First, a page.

Grey goods are those items that are traded through unofficial, unauthorized, and unintended routes of distribution. Contrary to common perception, these goods are not illegal goods; the only difference between them and the other items in the market is that they are not being sold as intended by the manufacturer. Although the grey market goods are imported into a country legally and necessary duties are paid, they fall in the grey market category because they are sold by unauthorized individuals or firms.

Why Does The Grey Market Flourish

This phenomenon flourishes when manufacturers adopt skimming strategies in some markets leading to short supply of some products, or when the manufacturers mark up the prices substantially. Moreover, when a new product is launched like the latest iPhone, the manufacturer might not allow the product to be sold in many countries. People resort to buying these goods in bulk from the countries where they are being sold, importing them into another country where the manufacturer does not allow the sale, and then paying the necessary duties and selling them as grey goods. Different types of goods and services have been sold in grey markets throughout the world. These include video games, wines, photographic equipment, college textbooks, pharmaceuticals, broadcasting delivery, and even automobiles. Traders, sometimes, tend to mix counterfeit goods along with the original items in order to make a fast buck. However, this is illegal because the intellectual property of the manufacturer is being infringed upon.

Is It Illegal to Sell These Goods?

All major export regions of the world have faced the damaging side effects of grey market activities. In the United States, Section 526 of the Tariff Act of 1930 had prohibited grey goods and disallowed the importation of goods manufactured abroad without the permission of the trademark owner. This law, however, has been interpreted differently by the courts and the U.S. Customs Service due to ambiguity. Trading in these goods is thus prevalent in many places.

Positive Aspects Of Grey Market Activities

An important advantage of grey market trading is that the prices are forced to come down because they form an arbitrage. People are able to obtain brand name goods at lower prices, and when the local manufacturers face competition from imported grey goods, they have to bring down their prices also to stay in the competitive market. A gradual increase in sales is noticed in those markets that are not competing directly with authorized dealers. Distribution bottlenecks that are caused by local government regulations are also cleared. Many government authorities prefer to turn a blind eye to the grey markets because it takes a lot of time and effort to monitor and shut down these activities. An important aspect of uncovering this activity is that the manufacturers can get an insight into customers’ purchase patterns.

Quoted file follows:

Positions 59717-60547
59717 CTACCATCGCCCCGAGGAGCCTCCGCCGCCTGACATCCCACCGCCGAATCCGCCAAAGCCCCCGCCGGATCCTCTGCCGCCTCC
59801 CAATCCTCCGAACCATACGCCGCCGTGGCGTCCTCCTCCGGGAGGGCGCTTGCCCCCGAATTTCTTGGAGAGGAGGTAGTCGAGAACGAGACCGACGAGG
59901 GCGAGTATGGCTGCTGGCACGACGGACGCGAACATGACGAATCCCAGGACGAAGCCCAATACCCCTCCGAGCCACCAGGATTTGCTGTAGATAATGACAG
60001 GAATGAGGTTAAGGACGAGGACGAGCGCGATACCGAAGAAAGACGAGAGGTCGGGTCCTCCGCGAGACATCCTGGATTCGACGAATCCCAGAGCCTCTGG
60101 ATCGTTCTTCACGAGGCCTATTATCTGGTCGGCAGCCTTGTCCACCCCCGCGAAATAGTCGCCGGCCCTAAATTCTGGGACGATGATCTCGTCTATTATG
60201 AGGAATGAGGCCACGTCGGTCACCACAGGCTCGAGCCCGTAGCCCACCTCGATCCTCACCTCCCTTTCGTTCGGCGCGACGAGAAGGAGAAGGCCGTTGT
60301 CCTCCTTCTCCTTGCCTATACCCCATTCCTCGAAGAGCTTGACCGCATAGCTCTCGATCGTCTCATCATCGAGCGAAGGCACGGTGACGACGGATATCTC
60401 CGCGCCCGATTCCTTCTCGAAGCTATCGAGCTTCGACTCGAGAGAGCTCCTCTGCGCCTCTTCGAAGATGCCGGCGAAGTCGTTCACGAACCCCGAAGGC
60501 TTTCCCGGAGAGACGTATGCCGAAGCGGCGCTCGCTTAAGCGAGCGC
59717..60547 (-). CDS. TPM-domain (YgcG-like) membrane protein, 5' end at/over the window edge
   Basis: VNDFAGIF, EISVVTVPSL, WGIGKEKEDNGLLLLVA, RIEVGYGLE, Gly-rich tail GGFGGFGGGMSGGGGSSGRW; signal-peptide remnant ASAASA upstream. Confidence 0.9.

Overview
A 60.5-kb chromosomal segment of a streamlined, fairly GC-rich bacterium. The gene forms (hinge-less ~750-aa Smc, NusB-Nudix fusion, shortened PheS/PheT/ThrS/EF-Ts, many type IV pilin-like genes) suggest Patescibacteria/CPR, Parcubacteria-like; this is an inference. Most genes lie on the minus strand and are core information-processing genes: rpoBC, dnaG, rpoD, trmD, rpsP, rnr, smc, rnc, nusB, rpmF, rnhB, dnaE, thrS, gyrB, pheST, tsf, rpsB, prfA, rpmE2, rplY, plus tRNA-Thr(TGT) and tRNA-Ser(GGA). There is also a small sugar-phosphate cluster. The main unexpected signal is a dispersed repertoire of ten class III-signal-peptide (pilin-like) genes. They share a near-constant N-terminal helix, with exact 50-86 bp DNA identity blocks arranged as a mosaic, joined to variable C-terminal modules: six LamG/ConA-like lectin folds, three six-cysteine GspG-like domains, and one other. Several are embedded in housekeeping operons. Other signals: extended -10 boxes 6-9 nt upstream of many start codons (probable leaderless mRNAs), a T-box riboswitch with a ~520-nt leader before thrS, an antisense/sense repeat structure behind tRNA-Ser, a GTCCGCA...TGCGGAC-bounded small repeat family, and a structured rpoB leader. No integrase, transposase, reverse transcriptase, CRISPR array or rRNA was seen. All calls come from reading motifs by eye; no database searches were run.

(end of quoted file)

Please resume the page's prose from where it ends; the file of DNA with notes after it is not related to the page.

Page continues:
Negative Aspects

There are many shortcomings for companies if there is a proliferation of grey goods; their distribution systems go haywire and they find it difficult to enforce quality-control norms. Their exclusivity is diluted and their existing business relationships are damaged. The global image of the brand is likely to get tarnished as well because the local dealers of their products would not be willing to give the earlier standard of services in order to compete with the grey market products. Their overall marketing strategies would also become less effective because they would find it difficult to pursue their traditional pricing plans. Finally, their reputation would get tarnished due to the poor performance of counterfeit goods that are sold under their brand names and infringe their intellectual property.

How Companies Can Counter Impact Of Grey Market Goods

Companies would need to modify quantity-discount schemes, bridge the gap in prices in different markets by making it lower than the shipping and inventory costs, and sell products with different specifications and names to differentiate them in varying markets. Web and Internet technologies can be used to keep track of those who are running the grey markets in different locations. A vigorous information campaign can also be undertaken to educate the customers regarding the risks of buying these goods due to the absence of warranty obligations and lack of service facilities. Authorized and legal goods can be made more attractive if alluring rebates are offered so that the price differential between them is minimized.